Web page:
Read Also: Andrews Bald: How long is the trail? A guide to balds in the Smokies
How long does it take to hike to Mt. LeConte?
The Alum Cave Trail is generally considered the most popular trail. In general terms, factor in 6 to 10 hours, depending on how much you stop and rest along the way. Also, remember to factor in weather conditions.
It’s a tough question to answer because there are so many factors involved. For example, your skill level and fitness will factor in as well as the decision on which trail to take.
Is Mt. LeConte a difficult hike?
Again, it’s somewhat relative and depends on which of the six paths you take.
To be clear, no matter which route you take, you’re still climbing up a significant grade. The Alum Cave Bluffs Trail is rated at the upper edge of moderately difficult while the others are just rated difficult.
I think less experienced hikers would consider the trails very difficult, for example. I’ve seen the Alum Cave hike categorized as strenuous but not technically challenging and that seems about right.
Can a beginner hike Mt. LeConte?
Sure. A beginner in reasonable shape can make the hike. Should they? That’s a different question.
I’m cautious by nature and if I was a novice hiker, I might test my mettle on something a little less epic.
Maybe plan a hike to the Alum Cave Bluffs, about a 2.5-mile one-way hike from the Alum Cave trailhead. The trailhead is located about 9 miles down Newfound Gap Road from the Sugarlands Visitor Center.
If you handle the Alum Cave Bluffs – which are pretty amazing in their own right – then go ahead and tackle the extra 2.5 miles to the summit of Mount LeConte, also known as High Top.
Can you climb Mt. LeConte in a day?
Yeah, you can. And many people do. Again, it’s a long day. First of all, you’d want to start early and plan properly but it certainly can be done.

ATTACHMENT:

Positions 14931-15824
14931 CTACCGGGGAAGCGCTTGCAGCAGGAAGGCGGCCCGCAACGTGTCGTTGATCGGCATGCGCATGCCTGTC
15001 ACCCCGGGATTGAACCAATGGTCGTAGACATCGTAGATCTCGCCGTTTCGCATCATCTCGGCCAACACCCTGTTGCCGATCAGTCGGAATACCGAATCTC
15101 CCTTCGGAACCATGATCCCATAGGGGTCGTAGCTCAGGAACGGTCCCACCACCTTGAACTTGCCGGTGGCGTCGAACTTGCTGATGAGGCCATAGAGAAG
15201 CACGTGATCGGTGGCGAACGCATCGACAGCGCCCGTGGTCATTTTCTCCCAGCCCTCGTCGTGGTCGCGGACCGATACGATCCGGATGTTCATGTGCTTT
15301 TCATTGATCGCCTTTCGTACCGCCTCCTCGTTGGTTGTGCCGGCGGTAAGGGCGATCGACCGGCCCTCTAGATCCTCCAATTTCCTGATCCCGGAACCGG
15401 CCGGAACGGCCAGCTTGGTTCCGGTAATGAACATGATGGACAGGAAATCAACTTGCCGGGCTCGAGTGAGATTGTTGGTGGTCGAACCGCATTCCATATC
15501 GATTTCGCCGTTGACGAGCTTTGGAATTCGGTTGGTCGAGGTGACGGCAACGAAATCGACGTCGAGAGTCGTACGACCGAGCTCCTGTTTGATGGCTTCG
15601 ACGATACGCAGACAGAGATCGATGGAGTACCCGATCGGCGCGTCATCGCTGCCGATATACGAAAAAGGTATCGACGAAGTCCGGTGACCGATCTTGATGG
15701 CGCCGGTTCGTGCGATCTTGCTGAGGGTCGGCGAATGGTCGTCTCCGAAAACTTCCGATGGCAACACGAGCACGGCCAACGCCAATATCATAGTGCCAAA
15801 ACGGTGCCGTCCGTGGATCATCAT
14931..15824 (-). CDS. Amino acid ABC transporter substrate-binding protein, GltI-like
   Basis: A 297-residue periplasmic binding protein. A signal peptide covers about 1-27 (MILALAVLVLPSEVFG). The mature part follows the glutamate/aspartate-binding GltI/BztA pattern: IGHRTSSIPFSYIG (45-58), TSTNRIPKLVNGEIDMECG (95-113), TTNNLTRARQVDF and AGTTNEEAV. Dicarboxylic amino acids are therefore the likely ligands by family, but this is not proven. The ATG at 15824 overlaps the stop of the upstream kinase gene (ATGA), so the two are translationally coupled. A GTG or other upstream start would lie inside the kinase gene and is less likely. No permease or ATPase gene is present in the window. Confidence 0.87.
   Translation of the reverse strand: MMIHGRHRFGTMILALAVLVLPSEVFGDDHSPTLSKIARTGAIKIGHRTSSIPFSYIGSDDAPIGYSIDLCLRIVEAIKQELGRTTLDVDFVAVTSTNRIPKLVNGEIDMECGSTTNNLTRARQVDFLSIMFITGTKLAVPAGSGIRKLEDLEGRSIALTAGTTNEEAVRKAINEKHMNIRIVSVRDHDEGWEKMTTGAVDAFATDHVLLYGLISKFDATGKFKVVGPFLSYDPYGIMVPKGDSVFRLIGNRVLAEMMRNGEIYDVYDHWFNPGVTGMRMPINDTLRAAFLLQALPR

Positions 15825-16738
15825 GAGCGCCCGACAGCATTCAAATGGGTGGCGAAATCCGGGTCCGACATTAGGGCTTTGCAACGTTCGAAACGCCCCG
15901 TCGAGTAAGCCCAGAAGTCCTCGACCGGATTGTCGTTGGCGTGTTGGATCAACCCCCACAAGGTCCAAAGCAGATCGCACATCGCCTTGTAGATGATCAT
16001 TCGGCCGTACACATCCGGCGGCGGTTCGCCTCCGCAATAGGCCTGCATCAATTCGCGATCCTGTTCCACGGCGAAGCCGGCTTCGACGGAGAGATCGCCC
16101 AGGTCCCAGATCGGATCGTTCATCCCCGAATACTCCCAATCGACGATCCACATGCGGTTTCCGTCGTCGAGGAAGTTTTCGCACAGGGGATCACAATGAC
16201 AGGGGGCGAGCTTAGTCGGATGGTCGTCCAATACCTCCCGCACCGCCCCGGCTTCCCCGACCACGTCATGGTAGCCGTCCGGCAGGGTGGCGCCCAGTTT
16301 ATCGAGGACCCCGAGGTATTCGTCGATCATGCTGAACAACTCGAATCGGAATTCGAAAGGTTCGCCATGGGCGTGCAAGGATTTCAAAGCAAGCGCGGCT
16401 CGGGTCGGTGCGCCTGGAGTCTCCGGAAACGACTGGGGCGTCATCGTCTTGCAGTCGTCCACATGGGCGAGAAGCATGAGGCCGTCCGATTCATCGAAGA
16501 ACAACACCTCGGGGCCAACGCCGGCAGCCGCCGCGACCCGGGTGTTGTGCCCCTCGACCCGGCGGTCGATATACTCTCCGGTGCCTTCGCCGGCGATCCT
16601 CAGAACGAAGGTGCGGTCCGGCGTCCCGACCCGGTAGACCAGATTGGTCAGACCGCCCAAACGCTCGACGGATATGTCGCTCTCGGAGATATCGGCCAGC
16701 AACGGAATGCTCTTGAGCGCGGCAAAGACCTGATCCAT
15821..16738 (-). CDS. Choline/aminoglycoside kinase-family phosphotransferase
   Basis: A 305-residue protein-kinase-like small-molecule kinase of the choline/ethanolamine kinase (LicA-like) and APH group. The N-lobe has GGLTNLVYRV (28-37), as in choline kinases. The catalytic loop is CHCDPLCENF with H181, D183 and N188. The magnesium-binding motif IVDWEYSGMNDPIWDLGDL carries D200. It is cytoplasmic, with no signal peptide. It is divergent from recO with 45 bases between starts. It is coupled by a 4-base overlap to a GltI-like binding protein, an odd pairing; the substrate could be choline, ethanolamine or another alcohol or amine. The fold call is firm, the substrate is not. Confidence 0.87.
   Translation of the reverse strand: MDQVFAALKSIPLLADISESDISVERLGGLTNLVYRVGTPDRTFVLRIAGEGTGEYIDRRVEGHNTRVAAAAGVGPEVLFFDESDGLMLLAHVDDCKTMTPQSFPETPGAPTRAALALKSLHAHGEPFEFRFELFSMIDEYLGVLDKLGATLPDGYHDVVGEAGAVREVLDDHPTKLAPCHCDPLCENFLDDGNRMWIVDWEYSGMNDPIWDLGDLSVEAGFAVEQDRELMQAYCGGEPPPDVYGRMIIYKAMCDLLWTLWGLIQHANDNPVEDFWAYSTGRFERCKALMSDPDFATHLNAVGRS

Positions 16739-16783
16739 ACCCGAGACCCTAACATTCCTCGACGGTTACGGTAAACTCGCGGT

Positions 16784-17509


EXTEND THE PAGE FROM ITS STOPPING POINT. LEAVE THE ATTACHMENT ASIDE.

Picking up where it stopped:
In addition to the lodging available by reservation at the LeConte Lodge, there are some overnight shelters available through the National Park Service. These require a backcountry pass and reservations.
Also, keep in mind the return trip isn’t necessarily easy. A lot of novice hikers think because you’re going downhill, it’s easier. But you’re using entirely different muscle groups and it puts a lot of stress on your feet.
You ain’t just rolling back down the mountain.
So, let’s break down each trail in detail. Here are six ways to access Mt. LeConte:
1. Alum Cave Bluffs Trail
According to the National Park Service, it is 2.5 miles one way to Alum Cave Bluffs, which marks the halfway point to the top of the mountain.
The trail continues past the Bluffs for a total of 5.0 miles to just below the summit of Mt. LeConte.
Some visitors turn around at the bluffs, but you may also continue on to the summit of Mount LeConte to see sweeping vistas from exposed cliffs that the trail follows to the top.